Play Summary


Archidamus, a lord of Bohemia, and Camillo, a lord of Sicilia, talk about their respective countries. Archidamus says that if Camillo were to visit Bohemia he would discover great differences between their countries. Camillo replies that he thinks that his king, Leontes, is planning a trip to Bohemia in the summer. Abashed by how little Bohemia has to offer in comparison to Sicilia, Archidamus imagines himself serving drinks that would make the visitors so sleepy that they would not notice the barrenness of Bohemia. The lords also discuss the lifelong friendship of their two kings, as well as the virtues of the two young princes.

Camillo then joins a group that is composed of the two kings, Leontes and Polixenes, Leontes' family, and some attendants. Polixenes, King of Bohemia, is thanking Leontes for his extended hospitality in Sicilia and insisting that he, Polixenes, must return to his country's responsibilities. When it is clear that Polixenes will not yield to Leontes' entreaties to stay for a longer visit, Leontes urges his wife, Hermione, to join the effort. Hermione succeeds in persuading Polixenes to stay.

Leontes seems delighted that Hermione has convinced Polixenes to stay, but suddenly he reveals that he is jealous of Polixenes. Seeing that Leontes is upset, Hermione and Polixenes ask him what is wrong. Leontes, however, avoids a truthful answer by claiming that he is merely remembering when he was the age of his son. The two kings then compare their love for their sons.

Leontes takes a walk with his son, Mamillius, thinking that this will set up Polixenes and Hermione for a compromising situation. Hermione, however, innocently discloses where she and Polixenes will be, and Leontes indulges in satiric swipes at her imagined infidelity. Then he sends Mamillius off to play, before asking for Camillo's assessment of the relationship between Hermione and Polixenes. Camillo's straightforward responses, however, are twisted by the jealous king, and Camillo protests: The imagined bawdiness which Leontes interprets from his wife's and Polixenes' actions is wrong. The king lashes out at Camillo, and Camillo humbly begs for a reappraisal of his reliability as an observer for the king. When Leontes insists upon a confirmation of Hermione's infidelity, a shocked Camillo criticizes his king.

Leontes then tries to extract an agreement that his list of observed actions (between Hermione and Polixenes) proves that his wife's and Polixenes' affair is a reality. Camillo urges the king to heal "this diseased opinion," but Leontes cannot be convinced. He suggests that Camillo poison Polixenes. Camillo admits that he could do it, but he states that he will never believe that Hermione was unfaithful. Camillo agrees to poison Polixenes if Leontes promises not to reveal what he believes about Hermione. Leontes promises, then joins the innocent couple.

Alone, Camillo speaks of his hopeless position. Approached by Polixenes to explain Leontes' changed attitude, Camillo convinces Polixenes that they must flee together or they will both be killed by Leontes.

Act II opens some time later with an obviously pregnant Hermione resting in the company of her son, Mamillius, and two ladies-in-waiting. When Hermione requests a story, Mamillius suggests a tale about "sprites and goblins," a tale suitable for winter.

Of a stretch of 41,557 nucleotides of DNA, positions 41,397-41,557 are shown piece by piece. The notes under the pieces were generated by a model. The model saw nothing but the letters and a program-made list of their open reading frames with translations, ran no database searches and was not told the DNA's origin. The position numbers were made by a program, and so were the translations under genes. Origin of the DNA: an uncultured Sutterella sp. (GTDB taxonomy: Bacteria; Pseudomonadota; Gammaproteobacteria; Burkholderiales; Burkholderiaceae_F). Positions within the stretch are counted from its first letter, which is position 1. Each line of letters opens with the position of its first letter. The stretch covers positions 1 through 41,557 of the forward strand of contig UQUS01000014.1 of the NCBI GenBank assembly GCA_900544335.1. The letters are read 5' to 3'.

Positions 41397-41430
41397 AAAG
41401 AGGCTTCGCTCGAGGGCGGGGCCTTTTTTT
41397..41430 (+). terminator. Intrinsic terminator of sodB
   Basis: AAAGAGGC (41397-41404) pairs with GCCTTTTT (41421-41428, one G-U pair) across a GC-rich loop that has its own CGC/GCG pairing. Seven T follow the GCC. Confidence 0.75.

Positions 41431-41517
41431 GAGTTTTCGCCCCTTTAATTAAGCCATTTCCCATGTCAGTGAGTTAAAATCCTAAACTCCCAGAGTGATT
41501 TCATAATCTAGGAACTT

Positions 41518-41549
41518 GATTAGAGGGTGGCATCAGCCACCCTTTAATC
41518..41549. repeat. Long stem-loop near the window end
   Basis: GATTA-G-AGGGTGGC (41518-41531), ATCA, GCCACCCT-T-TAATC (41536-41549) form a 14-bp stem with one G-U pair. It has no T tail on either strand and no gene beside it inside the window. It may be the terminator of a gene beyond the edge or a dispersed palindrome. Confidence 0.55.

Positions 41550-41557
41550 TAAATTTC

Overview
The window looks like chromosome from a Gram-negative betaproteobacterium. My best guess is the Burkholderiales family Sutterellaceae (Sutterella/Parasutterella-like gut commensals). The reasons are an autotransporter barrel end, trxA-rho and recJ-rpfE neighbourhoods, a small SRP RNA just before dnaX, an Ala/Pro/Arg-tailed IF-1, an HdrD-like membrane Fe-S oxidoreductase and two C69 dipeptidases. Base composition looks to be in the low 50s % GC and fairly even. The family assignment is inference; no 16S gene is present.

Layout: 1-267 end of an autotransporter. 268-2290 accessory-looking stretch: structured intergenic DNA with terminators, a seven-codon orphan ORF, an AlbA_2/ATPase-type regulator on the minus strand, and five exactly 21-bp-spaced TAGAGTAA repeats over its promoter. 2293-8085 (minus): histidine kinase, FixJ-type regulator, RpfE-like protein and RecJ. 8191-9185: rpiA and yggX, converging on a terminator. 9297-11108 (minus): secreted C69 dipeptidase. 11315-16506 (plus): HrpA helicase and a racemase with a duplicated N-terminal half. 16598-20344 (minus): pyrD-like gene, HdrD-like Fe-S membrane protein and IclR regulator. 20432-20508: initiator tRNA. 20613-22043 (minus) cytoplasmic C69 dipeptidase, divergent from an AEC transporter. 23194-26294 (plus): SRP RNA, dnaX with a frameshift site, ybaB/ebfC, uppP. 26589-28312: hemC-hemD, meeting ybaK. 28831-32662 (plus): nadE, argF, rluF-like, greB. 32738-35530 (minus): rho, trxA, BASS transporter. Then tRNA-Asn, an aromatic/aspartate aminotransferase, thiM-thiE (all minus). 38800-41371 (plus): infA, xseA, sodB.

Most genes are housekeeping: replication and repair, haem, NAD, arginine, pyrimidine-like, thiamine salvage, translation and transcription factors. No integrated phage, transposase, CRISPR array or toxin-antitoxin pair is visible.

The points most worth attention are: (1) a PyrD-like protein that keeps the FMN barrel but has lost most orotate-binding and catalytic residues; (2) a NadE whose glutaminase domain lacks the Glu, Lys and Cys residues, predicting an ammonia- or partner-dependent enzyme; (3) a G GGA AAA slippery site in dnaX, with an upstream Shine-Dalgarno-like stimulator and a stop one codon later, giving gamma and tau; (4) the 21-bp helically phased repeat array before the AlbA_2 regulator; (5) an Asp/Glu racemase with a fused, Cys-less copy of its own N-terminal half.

As Mamillius begins the story, Leontes and Antigonus enter with a group of attendants. Leontes clearly believes that the hasty departure of Camillo and Polixenes is confirmation of his suspicions about Hermione's affair with Polixenes. He orders Mamillius to be kept away from his mother, and he accuses Hermione of being pregnant by Polixenes. Ignoring Hermione's protests, Leontes orders her to be imprisoned. She bravely accepts her fate and exits with the guards.

Beset by protests from his astonished advisers, Leontes insists that they refuse to see the evidence before them. The king quiets the protesters by revealing that he has sent for an interpretation from the oracle at Delphos.

After the birth of Hermione's baby (a girl), Paulina, the wife of one of the lords of Sicilia, Antigonus, attempts to persuade Leontes to retract his accusations as she presents his beautiful, innocent baby to him. But she selects a poor time to approach Leontes. He has just stated that killing Hermione would allow him to sleep again, and he has resolved not to worry about his sick son lest he be distracted from his commitment to revenge. Paulina refuses to listen to the warnings of her husband and her attendants. Instead, she stubbornly tries to convince Leontes that the baby is his.

Leontes, however, responds as Paulina was warned he would. Her arguments in favor of the queen and baby escalate his tyranny. He then tries to pit Antigonus against Paulina, ordering him to take the bastard child and Paulina away. Antigonus protests that no man can control his wife. When Leontes orders that the baby be thrown into a fire, Antigonus negotiates a chance for the baby to live — if Leontes will spare the baby's life, Antigonus promises to do anything that Leontes requests. Vowing to kill both Paulina and Antigonus if Antigonus fails to obey, Leontes orders Antigonus to take the baby to a remote place and abandon her to Fate. Antigonus doubts that this "fate" is better than a quick death, but he agrees to leave the baby to the mercy of wild animals, and he exits to carry out Leontes' command.

No sooner has Antigonus left than a servant announces the return of the messengers from Delphos.

Act III opens with Cleomentes and Dion talking about the awesome experience that they shared at Delphos. Both men hope that Apollo has declared Hermione innocent, and they hurry off to deliver the sealed message from the oracle.

Leontes orders that his wife be brought in to hear the reading of the oracle's decision, fully expecting that she will be found guilty as charged and, thus, he will be cleared from the stigma of tyranny. Cleomentes and Dion swear that they have brought the message from Delphos without breaking the sea.